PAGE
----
tirety put off. This base old man, this hotly of sin ana death,' cannot be mended or made better—it is beyond all reformation— it must be slain and destroyed, or it will infallibly slay and utterly destroy the sinner. To lop off some of the members of this corrupted body, will not answer the purpose; it is not complying with gospel orders, while we save the body alive, we only deceive ourselves. It is the height of folly and madness to think of 'repairing that which is perfect corruption, or mending that which. is nothing but sin. It is absolntely impossible to change the nature of sin—and the imagination is vain, to attempt to make it better. Dress it and alter its appearance into whatever form the deceivings oi the heart can devise, it is sin still, and its tendency the same. Hence, to say, we must reform the old man, and not destroy it, is the same as to declare, we must not hurt' the Amalekites, nor injure Agag their king ; we must not comply with the precepts of the gospel, but follow our own deceitful imaginations. Those who argue against the old man, the body of sin, being destroyed, surely contradict the whole current of sacred direction, and proclaim open enmity against God and his institutions, which every where declare it must be mortified, put to death, slain, or put off. They are for preserving what God commands to be subdued, crucified and destroyed. "Mortify "your members which are upon the earth ; crucify the flesh with "the affections and lusts; our old man is crucified with Christ,. "that the body of sin might be destroyed. Put off' concerning. "the former conversation, the old man which is corrupt, accord"ing to the deceitful lusts."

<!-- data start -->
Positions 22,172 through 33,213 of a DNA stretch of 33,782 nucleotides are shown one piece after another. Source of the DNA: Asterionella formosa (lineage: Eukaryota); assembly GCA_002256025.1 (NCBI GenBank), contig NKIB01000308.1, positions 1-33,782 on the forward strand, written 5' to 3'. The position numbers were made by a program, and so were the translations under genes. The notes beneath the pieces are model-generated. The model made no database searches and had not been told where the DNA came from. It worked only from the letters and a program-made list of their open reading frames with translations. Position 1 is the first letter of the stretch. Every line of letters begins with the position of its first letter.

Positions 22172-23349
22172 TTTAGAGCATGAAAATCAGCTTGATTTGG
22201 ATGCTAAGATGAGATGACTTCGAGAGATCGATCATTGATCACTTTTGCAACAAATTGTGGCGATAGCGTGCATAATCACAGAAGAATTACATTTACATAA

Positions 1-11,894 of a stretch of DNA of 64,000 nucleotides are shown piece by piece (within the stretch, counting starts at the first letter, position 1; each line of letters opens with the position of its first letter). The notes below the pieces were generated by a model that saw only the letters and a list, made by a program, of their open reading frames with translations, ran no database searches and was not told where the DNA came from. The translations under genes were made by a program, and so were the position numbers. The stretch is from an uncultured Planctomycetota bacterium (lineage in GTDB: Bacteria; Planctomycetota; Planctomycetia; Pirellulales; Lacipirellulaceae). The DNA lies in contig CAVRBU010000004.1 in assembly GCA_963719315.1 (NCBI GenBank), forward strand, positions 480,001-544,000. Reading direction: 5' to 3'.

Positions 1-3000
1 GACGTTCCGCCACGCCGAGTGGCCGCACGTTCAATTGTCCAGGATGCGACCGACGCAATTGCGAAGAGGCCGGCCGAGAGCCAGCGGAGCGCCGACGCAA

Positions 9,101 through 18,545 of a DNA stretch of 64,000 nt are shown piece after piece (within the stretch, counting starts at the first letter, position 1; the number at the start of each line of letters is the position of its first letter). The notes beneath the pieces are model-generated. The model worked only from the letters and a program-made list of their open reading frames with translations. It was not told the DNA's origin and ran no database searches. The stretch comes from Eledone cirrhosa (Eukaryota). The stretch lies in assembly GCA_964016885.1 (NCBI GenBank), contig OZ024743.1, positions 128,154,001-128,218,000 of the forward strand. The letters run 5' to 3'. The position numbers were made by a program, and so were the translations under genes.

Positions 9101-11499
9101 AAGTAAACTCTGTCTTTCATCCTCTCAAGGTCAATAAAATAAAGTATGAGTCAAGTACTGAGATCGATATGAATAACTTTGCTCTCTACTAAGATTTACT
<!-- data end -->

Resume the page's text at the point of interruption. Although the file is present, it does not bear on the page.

I proceed to show,
Secondly, That all are under unchangeable obligations to reject, or put off the old man, as above described.